Kellan Bermudez does a clown act and performs as the Human Cannonball in the Cole Bros. Circus of the Stars.
(Submitted photo / April 25, 2013)
By CRYSTAL SCHELLE
April 25, 2013
Hagerstown, MD---Kellan Bermudez has something in common with Superman: He also can fly.
As a member of the Cole Bros. Circus of the Stars, Bermudez is known as the Human Cannonball, whose death-defying feat is to be shot out of a cannon.
Cole Bros. Circus of the Stars will be at Review & Herald in Hagerstown Monday, April 29, and Tuesday, April 30.
Bermudez was in North Carolina getting ready for two shows when he took a moment to chat about making a career out of being a cannonball and life in the circus.
For Bermudez, 38, the circus is almost a part of his DNA.
"My grandfather, my dad and myself were in circus for many years," he said, his speech heavily peppered with his Eucadorian accent.
His father was a clown and acrobat for 45 years and would perform around South America and Mexico.
Bermudez followed in his family's footsteps and in 1997 he joined Cole Bros., where he's been ever since.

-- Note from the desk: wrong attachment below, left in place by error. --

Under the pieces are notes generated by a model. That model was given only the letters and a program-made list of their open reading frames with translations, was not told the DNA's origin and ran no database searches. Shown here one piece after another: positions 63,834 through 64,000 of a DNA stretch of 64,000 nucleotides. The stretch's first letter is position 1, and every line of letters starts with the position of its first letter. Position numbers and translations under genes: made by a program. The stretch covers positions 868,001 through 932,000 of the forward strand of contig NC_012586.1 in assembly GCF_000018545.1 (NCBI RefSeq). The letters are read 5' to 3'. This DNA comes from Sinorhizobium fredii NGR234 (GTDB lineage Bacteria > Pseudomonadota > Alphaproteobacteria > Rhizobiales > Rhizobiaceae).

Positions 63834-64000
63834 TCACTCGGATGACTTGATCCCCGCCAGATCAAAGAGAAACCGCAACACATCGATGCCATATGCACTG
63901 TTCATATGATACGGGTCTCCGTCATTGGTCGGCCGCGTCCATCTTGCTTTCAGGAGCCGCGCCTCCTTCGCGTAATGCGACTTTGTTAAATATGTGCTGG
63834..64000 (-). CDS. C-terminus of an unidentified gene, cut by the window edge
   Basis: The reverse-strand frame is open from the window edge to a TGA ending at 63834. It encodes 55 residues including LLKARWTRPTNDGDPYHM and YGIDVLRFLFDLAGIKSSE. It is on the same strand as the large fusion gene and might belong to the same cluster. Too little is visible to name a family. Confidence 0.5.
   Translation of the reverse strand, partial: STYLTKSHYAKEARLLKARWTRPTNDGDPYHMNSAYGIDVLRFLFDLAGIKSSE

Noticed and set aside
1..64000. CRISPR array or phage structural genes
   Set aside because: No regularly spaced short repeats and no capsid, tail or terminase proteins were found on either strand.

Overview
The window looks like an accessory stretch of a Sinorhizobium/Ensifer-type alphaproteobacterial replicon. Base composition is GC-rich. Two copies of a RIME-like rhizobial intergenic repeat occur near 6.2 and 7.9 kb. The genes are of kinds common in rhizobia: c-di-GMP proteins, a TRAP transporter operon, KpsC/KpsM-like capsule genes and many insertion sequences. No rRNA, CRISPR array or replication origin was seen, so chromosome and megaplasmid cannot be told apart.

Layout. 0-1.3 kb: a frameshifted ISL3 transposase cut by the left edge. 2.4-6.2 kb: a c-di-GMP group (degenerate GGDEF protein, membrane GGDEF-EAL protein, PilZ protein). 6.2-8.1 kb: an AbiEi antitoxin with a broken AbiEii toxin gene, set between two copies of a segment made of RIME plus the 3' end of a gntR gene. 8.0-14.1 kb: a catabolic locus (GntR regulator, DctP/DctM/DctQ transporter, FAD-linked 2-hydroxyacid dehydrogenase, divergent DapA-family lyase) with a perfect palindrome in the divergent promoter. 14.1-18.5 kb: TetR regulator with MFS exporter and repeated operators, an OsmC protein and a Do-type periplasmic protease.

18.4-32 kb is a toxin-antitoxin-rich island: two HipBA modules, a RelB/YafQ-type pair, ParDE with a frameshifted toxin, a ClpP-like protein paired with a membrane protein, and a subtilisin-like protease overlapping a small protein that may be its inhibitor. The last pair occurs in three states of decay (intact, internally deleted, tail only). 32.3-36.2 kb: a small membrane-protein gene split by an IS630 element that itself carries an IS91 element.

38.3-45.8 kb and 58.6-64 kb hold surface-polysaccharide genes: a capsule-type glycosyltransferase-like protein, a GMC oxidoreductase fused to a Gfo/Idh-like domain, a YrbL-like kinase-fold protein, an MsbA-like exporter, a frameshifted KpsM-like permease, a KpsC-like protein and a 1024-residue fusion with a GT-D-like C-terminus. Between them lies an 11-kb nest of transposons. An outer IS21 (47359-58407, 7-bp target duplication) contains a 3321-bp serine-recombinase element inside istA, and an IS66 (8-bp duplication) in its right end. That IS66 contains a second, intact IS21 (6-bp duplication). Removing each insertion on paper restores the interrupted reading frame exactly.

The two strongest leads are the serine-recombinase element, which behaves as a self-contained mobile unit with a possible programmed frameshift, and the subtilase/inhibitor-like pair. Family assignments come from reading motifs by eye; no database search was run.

Like his father, Bermudez still does the clown act, but that's the first part of the show, he said. The second part is when he becomes the Human Cannonball.
He said he started doing the cannonball about seven years ago. The person before him had decided to retire and Bermudez said he was asked if he wanted to give it a try.
Once Bermudez was catapulted into the air, he knew it was the job for him.
"It was great," he said. "It's fun flying in the air."
( Submitted photo / April 25, 2013 )
Kellan Bermudez is shot out of a cannon as part of his act with Cole Bros. Circus of the Stars. The show comes to the Review & Herald in Hagerstown for two shows Monday, April 29, and Tuesday, April 30.
He said he gets excited when he's in the barrel and can hear the countdown of five, four, three, two, one.
Last year, Bermudez said he flew 74 feet through the air.
"Now I fly 91 feet from back, at 65 miles an hour," he said.
Although the name implies gunpowder is involved, Bermudez said it's actual mechanical hydraulics that push him through the barrel and into the sky.
"We always prepare," he said. "We look at everything to make sure it's perfect before I go inside (the barrel)."
But even with the best preparations, sometimes things can go wrong. In 2010, Bermudez had what he calls "a little accident."
He said he flew through the air and hit the net, but slipped. He hit the concrete floor.